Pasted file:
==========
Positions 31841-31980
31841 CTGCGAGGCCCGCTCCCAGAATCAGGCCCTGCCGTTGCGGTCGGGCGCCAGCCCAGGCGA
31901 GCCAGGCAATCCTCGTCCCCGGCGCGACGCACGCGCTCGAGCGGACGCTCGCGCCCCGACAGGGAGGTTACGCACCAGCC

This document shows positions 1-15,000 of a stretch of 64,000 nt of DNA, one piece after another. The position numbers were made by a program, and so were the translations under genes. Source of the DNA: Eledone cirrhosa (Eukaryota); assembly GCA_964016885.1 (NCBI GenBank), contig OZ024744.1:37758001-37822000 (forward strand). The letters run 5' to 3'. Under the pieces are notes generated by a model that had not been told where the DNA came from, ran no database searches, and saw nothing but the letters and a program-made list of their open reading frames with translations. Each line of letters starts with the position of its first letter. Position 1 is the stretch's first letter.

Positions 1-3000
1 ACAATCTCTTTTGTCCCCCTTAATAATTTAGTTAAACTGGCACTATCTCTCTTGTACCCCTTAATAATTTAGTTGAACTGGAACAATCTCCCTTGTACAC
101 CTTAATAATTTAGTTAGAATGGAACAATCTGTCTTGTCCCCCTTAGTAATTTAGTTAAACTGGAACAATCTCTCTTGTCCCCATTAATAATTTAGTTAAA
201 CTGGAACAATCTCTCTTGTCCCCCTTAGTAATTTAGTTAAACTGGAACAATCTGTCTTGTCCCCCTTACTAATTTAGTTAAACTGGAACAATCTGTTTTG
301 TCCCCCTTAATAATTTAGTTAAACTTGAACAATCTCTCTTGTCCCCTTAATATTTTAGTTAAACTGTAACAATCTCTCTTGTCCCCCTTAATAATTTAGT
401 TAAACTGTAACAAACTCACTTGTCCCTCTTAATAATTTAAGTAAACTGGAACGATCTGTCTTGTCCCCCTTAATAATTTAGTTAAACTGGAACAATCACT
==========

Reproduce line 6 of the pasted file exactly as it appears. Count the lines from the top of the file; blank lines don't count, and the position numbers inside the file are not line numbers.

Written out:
1 ACAATCTCTTTTGTCCCCCTTAATAATTTAGTTAAACTGGCACTATCTCTCTTGTACCCCTTAATAATTTAGTTGAACTGGAACAATCTCCCTTGTACAC